“Group 2” was defined as the COVID-19 patients usually not supplemented with vitamin D, but who received an oral supplement of 80,000 IU vitamin D3 within a few hours of the diagnosis of COVID-19.
Finally, “Group 3” was defined as the Comparator group, i.e., all COVID-19 patients who had received no vitamin D supplements, neither over the preceding year nor after the diagnosis of COVID-19; the absence of vitamin D treatment being mostly explained by the patients’ refusal to be supplemented, since vitamin D supplementation is recommended with no biological testing in all patients over 65 years of age in France [3].

2.3. Primary Outcome: 14-Day COVID-19 Mortality

The primary outcome was the 14-day mortality. Follow-up started from the day of COVID-19 diagnosis for each patient and continued for 14 days or until death when applicable.

2.4. Secondary Outcome: Ordinal Scale for Clinical Improvement (OSCI) Score for COVID-19 in Acute Phase

The secondary outcome was the score on the 9-point World Health Organization’s ordinal scale for clinical improvement (OSCI) for COVID-19 [7]. The OSCI distinguishes between several levels of COVID-19 clinical severity according to the outcomes and dedicated treatments required, with a score ranging from 0 (no clinical or virological sign of infection) to 8 (death). The score was determined by the geriatrician of the hospital unit on admission, then revised regularly according to the clinical course of the patients. The highest score during hospitalization was used for the present analysis, corresponding to the most severe acute phase of COVID-19 for each patient. A score of 3 corresponds to a degree of severity requiring hospitalization (i.e., all GERIA-COVID participants had an OSCI score ≥3 here), a score of 5 corresponds to the introduction of non-invasive ventilation, and a score of 6 to intubation and invasive ventilation [7]. Severe COVID-19 was defined here as a score of 5 or more.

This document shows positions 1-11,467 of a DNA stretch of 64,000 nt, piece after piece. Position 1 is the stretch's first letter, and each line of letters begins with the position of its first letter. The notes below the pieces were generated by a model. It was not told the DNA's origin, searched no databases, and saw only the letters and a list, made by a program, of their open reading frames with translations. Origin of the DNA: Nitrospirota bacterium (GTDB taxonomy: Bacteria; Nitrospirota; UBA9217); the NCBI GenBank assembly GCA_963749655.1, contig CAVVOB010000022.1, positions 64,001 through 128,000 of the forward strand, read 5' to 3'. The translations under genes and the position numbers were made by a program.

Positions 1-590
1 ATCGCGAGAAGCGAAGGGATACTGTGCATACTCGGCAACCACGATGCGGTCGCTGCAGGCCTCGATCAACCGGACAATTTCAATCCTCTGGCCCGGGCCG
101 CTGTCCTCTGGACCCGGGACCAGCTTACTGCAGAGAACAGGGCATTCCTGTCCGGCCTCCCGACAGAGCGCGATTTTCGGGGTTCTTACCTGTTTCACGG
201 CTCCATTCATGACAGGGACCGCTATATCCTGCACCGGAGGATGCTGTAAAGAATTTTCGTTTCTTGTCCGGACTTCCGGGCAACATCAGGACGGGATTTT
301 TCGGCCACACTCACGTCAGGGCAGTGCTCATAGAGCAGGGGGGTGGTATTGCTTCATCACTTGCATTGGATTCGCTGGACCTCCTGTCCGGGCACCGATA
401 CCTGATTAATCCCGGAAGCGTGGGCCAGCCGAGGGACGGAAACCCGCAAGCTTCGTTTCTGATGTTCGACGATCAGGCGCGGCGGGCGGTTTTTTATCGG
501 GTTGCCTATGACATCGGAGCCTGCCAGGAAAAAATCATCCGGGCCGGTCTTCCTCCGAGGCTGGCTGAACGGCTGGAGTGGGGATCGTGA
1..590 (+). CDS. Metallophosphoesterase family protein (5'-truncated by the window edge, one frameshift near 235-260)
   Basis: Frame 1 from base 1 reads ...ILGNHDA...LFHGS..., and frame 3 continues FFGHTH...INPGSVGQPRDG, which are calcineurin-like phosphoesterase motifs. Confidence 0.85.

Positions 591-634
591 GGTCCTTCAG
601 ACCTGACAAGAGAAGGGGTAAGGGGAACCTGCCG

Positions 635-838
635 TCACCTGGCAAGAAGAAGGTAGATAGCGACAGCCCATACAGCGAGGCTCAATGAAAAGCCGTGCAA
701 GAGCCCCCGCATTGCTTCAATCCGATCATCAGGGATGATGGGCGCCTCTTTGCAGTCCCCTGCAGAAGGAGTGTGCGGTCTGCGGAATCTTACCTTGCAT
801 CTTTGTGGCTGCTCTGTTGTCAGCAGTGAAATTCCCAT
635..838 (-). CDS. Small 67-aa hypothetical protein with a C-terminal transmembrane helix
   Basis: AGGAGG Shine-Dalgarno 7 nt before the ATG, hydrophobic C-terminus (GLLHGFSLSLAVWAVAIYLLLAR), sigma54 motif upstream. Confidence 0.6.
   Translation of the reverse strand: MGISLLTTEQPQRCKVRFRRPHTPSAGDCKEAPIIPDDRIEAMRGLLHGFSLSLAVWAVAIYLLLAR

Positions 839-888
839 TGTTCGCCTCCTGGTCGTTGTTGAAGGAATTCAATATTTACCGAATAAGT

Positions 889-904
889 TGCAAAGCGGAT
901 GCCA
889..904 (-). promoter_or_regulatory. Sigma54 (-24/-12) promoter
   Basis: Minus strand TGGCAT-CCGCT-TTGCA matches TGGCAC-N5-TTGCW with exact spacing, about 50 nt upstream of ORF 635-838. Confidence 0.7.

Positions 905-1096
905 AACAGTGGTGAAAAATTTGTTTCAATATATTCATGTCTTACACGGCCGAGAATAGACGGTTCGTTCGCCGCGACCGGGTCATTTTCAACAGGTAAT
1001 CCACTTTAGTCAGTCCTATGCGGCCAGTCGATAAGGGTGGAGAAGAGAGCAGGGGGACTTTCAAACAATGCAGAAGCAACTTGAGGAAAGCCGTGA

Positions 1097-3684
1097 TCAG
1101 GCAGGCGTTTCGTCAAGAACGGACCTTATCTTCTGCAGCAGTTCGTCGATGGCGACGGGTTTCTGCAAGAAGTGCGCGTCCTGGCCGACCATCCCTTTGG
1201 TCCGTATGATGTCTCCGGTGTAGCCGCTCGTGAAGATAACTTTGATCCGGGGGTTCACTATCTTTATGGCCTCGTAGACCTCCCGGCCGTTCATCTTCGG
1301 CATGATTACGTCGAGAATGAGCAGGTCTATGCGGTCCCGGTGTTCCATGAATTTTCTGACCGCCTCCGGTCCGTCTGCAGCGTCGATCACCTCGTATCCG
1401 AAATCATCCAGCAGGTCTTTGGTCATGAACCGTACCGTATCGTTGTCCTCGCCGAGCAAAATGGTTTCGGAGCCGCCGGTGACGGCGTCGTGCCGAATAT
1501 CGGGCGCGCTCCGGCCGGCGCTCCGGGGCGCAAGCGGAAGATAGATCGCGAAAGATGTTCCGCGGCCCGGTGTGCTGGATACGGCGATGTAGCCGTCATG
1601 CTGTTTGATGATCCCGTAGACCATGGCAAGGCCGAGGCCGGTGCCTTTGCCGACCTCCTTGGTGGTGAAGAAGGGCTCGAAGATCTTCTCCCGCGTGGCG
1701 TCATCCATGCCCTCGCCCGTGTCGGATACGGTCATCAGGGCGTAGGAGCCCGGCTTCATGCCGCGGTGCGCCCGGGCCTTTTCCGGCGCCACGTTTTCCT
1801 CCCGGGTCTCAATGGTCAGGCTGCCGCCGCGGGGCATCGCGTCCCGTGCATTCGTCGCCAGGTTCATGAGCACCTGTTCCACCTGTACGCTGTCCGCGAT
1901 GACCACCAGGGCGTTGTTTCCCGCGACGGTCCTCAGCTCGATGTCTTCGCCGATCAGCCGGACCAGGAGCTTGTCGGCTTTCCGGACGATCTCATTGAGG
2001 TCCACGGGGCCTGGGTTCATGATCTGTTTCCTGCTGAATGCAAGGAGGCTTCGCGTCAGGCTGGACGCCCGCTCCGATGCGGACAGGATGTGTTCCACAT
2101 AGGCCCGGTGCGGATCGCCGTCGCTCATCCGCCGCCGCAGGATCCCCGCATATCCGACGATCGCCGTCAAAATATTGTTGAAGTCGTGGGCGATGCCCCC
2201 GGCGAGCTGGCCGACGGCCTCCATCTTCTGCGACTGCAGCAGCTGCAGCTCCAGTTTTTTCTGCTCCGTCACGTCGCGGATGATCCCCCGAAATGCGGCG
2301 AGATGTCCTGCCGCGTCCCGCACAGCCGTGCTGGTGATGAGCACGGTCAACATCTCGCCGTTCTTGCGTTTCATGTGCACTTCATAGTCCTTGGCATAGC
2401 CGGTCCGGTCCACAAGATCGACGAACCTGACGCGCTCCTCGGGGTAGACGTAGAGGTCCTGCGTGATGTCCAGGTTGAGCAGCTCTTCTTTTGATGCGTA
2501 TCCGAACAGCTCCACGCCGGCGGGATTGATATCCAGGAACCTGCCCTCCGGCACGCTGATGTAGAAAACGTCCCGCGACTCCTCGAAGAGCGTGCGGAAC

2.5. Covariables

Potential confounders were age, gender, functional abilities, severe undernutrition, history of cancer, hypertension, cardiomyopathy, glycated hemoglobin, number of acute health issues at admission, hospital use of antibiotics, systemic corticosteroids, and pharmacological treatments of respiratory disorders. Functional abilities prior to COVID-19 were measured from 1 to 6 (best) with the iso-resources groups (GIR) [8]. Serum albumin concentration, C-reactive protein (CRP), and glycated hemoglobin were measured at hospital admission. Severe undernutrition was defined as albumin <30 g/L. Acute health issues were defined as diseases with sudden onset and rapid progression, whatever their nature or site [9]. History of hematological and solid cancers, hypertension, and cardiomyopathy were noted from the medical register, and by interviewing patients, their relatives, and family physicians. The use of systemic corticosteroids and/or antibiotics (i.e., quinolones, beta-lactams, sulfonamides, macrolides, lincosamides, aminoglycosides, among others), and/or pharmacological treatments of respiratory disorders (i.e., beta2-adrenergic agonists, inhaled corticosteroids, antihistamines, among others) were noted from prescriptions during hospitalization.

2.6. Statistical Analysis